Saturday, July 28, 2007

Where have I been all these weeks?

This is the dry season and today it’s raining. Every morning these days when I look out over the lake I can barely make out the hills on the opposite side, let alone the glorious mountains behind them. My view is shrouded in a pale grey haze.

Life in the Kivus (North and South) is only getting worse for thousands upon thousands of villagers displaced by continued conflict. People who last year voted in the first democratic elections for generations, full of hope for an easier time, are now having those hopes dashed by political and military leaders who couldn’t care less about anything other than their own access to power and resources.

The conflict here is far worse than Darfur – an estimated 4 million dead in contrast to around 200,000 in Darfur. Yet Sudan has oil – quelle surprise! So the USA is more interested in what transpires there. (I do not mean to say that the suffering of people in Darfur should be ignored or downplayed, but a bit more media attention to the conflict here would not go amiss).

Here is South Kivu villagers within 150 kilometres of Bukavu are being murdered; rape of women and, with growing frequency, children is an epidemic. Bukavu is experiencing a gradual increase of targeted killings. A few weeks ago, Serge Maheshe, the city’s best journalist – indeed, probably one of the country’s best – was assassinated. In a total and cynical travesty of justice two of Serge’s best friends are now being held in prison accused of his murder.

For the rest of us life continues and work goes ahead. We have been busy with a series of four training programs intended to improve the quality of teaching provided to children in non-formal education settings. These are children who would not otherwise receive an education either because they cannot afford regular primary school (the government does not provide free primary education), or because they dropped out of school and are now trying to catch-up. Formal primary schools restrict entry to a specific age group, so older children who missed out on primary school must find other ways to get an education. This morning we handed out certificates to 59 teachers who had just completed a one-week training program. One teacher had just given birth a few weeks before and had to bring her new-born with her. The baby slept peacefully in a cardboard box at her side during the sessions.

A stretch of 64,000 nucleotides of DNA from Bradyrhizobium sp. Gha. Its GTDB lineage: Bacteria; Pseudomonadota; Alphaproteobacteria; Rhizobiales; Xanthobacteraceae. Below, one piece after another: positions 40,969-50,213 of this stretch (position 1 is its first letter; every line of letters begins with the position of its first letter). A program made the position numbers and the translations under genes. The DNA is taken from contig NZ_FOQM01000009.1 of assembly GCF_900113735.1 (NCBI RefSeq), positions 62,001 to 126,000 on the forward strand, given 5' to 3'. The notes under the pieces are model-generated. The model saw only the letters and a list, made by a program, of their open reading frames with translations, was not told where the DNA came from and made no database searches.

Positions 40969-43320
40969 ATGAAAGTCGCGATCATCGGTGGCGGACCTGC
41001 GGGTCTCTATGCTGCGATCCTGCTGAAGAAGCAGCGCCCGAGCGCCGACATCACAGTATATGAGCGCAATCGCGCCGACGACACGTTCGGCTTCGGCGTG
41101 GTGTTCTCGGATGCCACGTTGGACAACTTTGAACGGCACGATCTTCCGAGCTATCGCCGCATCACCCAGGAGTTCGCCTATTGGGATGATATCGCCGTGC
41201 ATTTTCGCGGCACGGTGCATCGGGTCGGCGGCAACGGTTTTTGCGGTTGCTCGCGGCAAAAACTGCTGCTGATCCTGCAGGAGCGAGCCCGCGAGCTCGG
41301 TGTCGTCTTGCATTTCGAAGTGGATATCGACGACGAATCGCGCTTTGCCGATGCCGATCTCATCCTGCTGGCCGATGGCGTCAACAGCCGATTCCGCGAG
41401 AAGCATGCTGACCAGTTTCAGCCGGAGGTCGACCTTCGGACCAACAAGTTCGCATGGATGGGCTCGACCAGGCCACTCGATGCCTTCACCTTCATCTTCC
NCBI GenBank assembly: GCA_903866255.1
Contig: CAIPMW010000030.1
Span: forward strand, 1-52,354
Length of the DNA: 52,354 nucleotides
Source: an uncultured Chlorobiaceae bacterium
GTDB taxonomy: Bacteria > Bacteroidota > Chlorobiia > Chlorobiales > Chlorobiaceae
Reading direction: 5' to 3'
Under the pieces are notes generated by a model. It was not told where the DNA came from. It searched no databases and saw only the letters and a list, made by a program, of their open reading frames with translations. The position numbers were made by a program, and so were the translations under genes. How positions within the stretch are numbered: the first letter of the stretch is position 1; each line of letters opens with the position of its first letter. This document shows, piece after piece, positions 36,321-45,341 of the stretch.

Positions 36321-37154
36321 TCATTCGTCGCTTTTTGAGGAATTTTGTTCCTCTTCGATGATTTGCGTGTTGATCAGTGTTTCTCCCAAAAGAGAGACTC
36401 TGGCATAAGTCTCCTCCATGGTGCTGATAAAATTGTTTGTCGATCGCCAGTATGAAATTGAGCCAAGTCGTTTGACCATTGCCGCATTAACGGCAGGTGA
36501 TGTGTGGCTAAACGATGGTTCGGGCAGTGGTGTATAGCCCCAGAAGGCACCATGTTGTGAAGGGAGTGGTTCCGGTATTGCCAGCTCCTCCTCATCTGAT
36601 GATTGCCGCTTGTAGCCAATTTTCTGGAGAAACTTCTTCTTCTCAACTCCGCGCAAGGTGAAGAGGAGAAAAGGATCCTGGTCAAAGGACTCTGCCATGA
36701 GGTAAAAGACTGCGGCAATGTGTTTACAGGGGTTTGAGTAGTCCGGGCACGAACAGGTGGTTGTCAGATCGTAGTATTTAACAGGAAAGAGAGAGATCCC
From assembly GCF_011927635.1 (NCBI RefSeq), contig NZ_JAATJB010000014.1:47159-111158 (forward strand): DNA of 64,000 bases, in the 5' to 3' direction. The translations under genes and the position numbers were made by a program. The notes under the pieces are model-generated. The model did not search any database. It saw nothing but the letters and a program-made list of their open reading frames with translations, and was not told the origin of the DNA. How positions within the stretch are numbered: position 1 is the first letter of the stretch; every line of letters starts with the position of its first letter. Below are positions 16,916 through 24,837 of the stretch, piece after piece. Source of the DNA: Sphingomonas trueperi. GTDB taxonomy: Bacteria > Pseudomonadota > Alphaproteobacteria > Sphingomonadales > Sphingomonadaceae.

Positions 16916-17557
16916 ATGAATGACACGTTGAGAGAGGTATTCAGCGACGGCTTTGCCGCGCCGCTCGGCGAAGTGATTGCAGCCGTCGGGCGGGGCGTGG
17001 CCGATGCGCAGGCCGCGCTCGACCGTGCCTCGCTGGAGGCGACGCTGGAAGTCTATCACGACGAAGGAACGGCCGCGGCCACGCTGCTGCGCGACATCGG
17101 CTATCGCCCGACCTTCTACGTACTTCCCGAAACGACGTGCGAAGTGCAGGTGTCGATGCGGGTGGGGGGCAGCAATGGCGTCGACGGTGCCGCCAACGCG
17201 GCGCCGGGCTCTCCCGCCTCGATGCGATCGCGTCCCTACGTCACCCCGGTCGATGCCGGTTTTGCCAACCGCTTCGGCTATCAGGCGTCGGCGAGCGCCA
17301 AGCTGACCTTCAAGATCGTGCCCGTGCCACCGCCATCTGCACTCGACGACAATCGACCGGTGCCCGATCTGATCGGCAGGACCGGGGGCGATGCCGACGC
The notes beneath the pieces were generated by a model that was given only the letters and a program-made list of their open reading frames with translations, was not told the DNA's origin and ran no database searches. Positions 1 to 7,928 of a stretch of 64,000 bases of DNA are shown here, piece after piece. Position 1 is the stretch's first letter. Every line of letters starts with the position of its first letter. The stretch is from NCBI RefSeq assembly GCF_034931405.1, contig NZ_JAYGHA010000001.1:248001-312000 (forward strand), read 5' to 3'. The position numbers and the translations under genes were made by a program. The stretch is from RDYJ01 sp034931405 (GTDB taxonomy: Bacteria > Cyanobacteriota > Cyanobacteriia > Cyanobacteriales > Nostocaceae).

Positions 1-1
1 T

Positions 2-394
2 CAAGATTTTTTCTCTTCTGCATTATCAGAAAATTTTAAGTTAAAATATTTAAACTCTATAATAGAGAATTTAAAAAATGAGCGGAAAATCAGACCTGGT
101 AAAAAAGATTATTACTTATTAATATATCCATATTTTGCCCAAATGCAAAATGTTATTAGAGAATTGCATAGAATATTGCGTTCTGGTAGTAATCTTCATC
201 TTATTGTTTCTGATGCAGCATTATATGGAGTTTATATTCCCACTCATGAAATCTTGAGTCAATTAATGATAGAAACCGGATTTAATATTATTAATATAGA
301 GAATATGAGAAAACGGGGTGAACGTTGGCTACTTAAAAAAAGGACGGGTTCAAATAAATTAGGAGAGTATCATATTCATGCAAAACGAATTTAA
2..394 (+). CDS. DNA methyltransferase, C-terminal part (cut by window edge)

My own life seems like an ocean of privilege: in May I took my annual leave in Australia to visit my family. We enjoyed several festive meals celebrating my sister’s 50th birthday and my father’s 80th. Much of my time was spent in doctor’s offices getting attention paid to a knee problem and having routine check-ups. When I wasn’t chocking over the cost (prohibitive in Australia these days) I was marveling at the luxurious surroundings of doctor’s offices and the hospitals full of high-tech medical machinery. I also visited a Montessori nursery school equipped with bright toys, fish tanks, colorful books, and much more, and was close to tears when I compared it with the dirt floors and smelly dark corners available to toddlers here.

Only a few weeks after, at the end of June, I was in Amsterdam for a week of work-related meetings at our head office. Meeting up with our Dutch colleagues and others from field offices in Colombia, Sierra Leone, Sudan, Uganda, Afghanistan, and Israel/Palestine was invigorating and useful. I’m very grateful that our organization gives us the opportunity to do this every year. Needing urgent dental work I also hopped over to London for a few days. I was in London when an attempt was made to blow up a car outside a popular night club; taking the underground and walking along crowded Oxford Street (especially being at Oxford Circus for some reason) made me nervous. I feel safer here in Bukavu! I was fortunate enough to avoid the worst problems at Heathrow; my luggage stayed with me and my flights all arrived on time. I was especially happy to see a couple of old friends, talk to a couple more on the phone, and also enjoyed a pub lunch with my cousin in Highgate – not far from the cemetery where Marx is buried, and a walk up the hill from a stone commemorating Dick Whittington and his famous cat, which may mean nothing to you but all English school children (at least in my day!) know the story of the young Dick Whittington who went on to become Mayor of London three times over.

We endured a week of rain and cold weather in Amsterdam, but the skies brightened while I was in London (in spite of catastrophic flooding elsewhere), allowing me to walk around and enjoy St James’ Park, Green Park, Trafalgar Square, and the view from the bridge that crosses the Thames between Charing Cross and the Royal Festival Hall, near the Eye. London at it’s best.

3 comments:

Paradise Driver said...

Welcome back!

So, what did you do in your spare time? ;)

Do you have a plan if everything goes to "Hell in a handbasket"?

Fred said...

Welcome back. Given the limited media coverage, I hope you'll be updating your blog regularly to give us an idea of what is happening in South Kivu.

pierre m richard said...

Hi Nicky,
Just read your article this morning. Great to have you back on the web. You should write more often. Seams so easy. See you soon.